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Dayton, Franken lead GOP rivals, poll finds

ST. PAUL — Gov. Mark Dayton and U.S. Sen. Al Franken have double-digit leads over all their announced Republican challengers, according to a Suffolk University poll of Minnesota voters released Tuesday.

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Fewer than half the voters said they plan vote for the two Democratic-Farmer-Labor incumbents, but Dayton leads six Republican challengers by between 12 and 18 percentage points, while Franken is ahead of four GOP opponents by 15 to 16 points.

None of the Republican gubernatorial candidates was supported by more than 32 percent of the voters, and more than a quarter of them were undecided in the race.

The Senate results were similar. None of the four leading GOP candidates received more than 29 percent of the vote, and about one-fifth of voters were undecided.

The poll by Suffolk University, which is located in Boston, included 800 likely voters and was conducted Thursday through Monday. It had a margin of error of plus or minus 3.5 percentage points.

The low Republican numbers are probably because none of the Republican contenders are well known, at least not yet.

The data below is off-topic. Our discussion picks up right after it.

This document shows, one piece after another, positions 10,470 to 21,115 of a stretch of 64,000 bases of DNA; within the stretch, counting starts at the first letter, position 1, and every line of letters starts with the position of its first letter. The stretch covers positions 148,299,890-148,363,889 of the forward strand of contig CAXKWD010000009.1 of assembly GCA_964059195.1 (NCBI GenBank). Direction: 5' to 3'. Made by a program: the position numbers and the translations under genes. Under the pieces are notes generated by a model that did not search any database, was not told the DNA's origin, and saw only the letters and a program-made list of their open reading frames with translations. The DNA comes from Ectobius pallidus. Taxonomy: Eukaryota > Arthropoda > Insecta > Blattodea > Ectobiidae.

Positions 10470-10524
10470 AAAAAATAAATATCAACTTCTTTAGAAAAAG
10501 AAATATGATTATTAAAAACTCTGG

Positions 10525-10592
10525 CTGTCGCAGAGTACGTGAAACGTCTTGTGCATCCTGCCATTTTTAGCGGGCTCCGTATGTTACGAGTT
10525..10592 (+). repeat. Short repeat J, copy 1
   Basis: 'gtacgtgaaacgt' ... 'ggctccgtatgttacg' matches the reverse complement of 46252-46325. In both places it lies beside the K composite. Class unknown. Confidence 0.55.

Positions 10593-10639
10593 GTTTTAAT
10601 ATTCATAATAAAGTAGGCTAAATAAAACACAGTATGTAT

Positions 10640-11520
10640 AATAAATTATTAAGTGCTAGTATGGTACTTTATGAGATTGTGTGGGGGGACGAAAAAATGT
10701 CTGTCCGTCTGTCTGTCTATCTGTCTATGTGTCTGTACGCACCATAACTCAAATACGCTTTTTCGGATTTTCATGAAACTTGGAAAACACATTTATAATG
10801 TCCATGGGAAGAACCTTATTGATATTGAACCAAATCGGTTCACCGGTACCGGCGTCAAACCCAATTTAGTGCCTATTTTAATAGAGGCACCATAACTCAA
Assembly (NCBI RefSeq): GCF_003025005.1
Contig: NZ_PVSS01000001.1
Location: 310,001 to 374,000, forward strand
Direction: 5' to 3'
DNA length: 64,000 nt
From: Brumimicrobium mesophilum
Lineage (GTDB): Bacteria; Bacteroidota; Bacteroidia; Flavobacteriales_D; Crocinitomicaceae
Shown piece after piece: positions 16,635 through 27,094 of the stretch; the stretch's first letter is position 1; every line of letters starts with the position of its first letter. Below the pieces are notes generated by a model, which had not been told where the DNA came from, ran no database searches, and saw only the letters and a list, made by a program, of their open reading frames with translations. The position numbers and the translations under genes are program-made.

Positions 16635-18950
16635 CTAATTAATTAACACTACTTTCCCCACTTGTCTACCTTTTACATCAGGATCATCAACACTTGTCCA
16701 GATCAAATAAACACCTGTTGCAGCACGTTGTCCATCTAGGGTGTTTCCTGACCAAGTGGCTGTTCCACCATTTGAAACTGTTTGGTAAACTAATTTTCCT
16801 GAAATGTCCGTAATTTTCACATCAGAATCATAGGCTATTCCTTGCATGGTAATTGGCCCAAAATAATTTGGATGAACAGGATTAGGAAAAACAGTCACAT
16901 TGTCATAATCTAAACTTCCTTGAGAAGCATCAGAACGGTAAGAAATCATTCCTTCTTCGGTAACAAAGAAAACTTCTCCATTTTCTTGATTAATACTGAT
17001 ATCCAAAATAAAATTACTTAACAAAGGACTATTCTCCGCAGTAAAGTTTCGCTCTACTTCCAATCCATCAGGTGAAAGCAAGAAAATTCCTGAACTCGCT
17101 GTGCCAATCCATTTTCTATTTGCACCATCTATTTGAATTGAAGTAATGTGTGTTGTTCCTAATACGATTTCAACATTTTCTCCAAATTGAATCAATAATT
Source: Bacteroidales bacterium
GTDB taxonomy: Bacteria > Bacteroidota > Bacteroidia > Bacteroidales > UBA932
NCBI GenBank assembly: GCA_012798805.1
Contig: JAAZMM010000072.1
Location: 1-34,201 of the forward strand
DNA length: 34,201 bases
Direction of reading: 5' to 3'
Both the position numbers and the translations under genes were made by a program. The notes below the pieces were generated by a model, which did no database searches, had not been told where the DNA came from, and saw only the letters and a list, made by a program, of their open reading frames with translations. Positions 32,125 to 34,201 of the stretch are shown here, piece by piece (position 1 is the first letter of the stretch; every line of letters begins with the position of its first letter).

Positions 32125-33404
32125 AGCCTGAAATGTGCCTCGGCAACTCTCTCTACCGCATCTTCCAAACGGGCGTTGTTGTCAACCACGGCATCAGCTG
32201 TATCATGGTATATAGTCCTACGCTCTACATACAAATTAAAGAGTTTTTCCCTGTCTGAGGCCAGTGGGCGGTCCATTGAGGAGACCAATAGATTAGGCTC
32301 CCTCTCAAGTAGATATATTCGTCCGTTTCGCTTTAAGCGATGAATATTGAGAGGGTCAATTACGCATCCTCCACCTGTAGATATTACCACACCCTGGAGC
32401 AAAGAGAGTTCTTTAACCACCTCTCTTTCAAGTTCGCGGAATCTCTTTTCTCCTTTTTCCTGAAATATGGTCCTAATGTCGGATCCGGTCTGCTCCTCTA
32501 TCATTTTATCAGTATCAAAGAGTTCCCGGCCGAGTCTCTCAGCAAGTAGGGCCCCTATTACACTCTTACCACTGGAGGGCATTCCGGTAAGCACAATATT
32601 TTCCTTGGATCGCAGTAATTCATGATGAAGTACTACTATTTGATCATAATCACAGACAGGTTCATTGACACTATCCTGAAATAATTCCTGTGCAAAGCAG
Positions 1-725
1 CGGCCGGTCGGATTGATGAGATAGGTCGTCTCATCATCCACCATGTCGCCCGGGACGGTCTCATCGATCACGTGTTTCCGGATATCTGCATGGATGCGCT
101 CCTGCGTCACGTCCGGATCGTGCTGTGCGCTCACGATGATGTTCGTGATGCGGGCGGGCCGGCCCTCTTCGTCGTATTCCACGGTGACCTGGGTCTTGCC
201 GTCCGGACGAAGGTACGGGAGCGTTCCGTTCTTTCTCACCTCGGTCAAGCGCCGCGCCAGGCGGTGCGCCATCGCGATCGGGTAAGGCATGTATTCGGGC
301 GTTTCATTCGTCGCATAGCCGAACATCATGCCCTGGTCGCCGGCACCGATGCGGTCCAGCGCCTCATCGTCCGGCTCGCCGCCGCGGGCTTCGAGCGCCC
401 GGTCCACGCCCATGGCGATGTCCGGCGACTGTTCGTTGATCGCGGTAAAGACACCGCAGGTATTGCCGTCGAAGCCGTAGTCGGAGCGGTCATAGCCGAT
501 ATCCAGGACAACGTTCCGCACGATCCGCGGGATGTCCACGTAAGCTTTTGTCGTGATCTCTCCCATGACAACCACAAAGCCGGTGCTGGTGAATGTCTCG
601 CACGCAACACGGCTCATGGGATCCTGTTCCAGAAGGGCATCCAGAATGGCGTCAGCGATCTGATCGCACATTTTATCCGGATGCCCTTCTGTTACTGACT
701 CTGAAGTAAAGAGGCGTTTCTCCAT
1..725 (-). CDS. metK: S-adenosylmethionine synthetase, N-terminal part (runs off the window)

Only two GOP candidates for governor — former House Minority Leader Marty Seifert and former House Speaker Kurt Zellers — were recognized by more than half the voters. The other gubernatorial candidates tested in the survey were teacher Rob Farnsworth, businessman Scott Honour, Hennepin County Commissioner Jeff Johnson and Sen. Dave Thompson.

The Republican Senate candidates in the survey were Rep. Jim Abeler, St. Louis County Commissioner Chris Dahlberg, businessman Mike McFadden and state Sen. Julianne Ortman.

While Dayton and Franken hold large early leads, fewer than half of the voters have favorable opinions of the two Democrats.

Forty-six percent view them favorably, while 36 percent disapprove of Dayton and 41 percent give Franken low marks.

Nearly half the voters said Minnesota’s economy has improved over the past two years, while 21 percent said it had gotten worse and 25 percent said it stayed the same.

Asked about the Affordable Care Act, sometimes called Obamacare, 45 percent said it was bad for Minnesota while 41 percent said it was good.

Forty-eight percent disapproved of the job President Obama is doing, while 43 percent approved.

Looking ahead to the 2016 presidential race, former Florida Gov. Jeb Bush and Texas Gov. Rick Perry led all the possible Republican candidates, while Hillary Clinton crushed all her potential Democratic challengers.

Bush and Perry were favored by 15 percent of likely Republican precinct caucus goers, while New Jersey Gov. Chris Christie and Texas Sen. Ted Cruz tied for third place with 9 percent.

On the Democratic side, Clinton was the first choice of 63 percent of Minnesota DFLers, Massachusetts Sen. Elizabeth Warren came in second with 15 percent, while Vice President Joe Biden finished a distant third with 4 percent.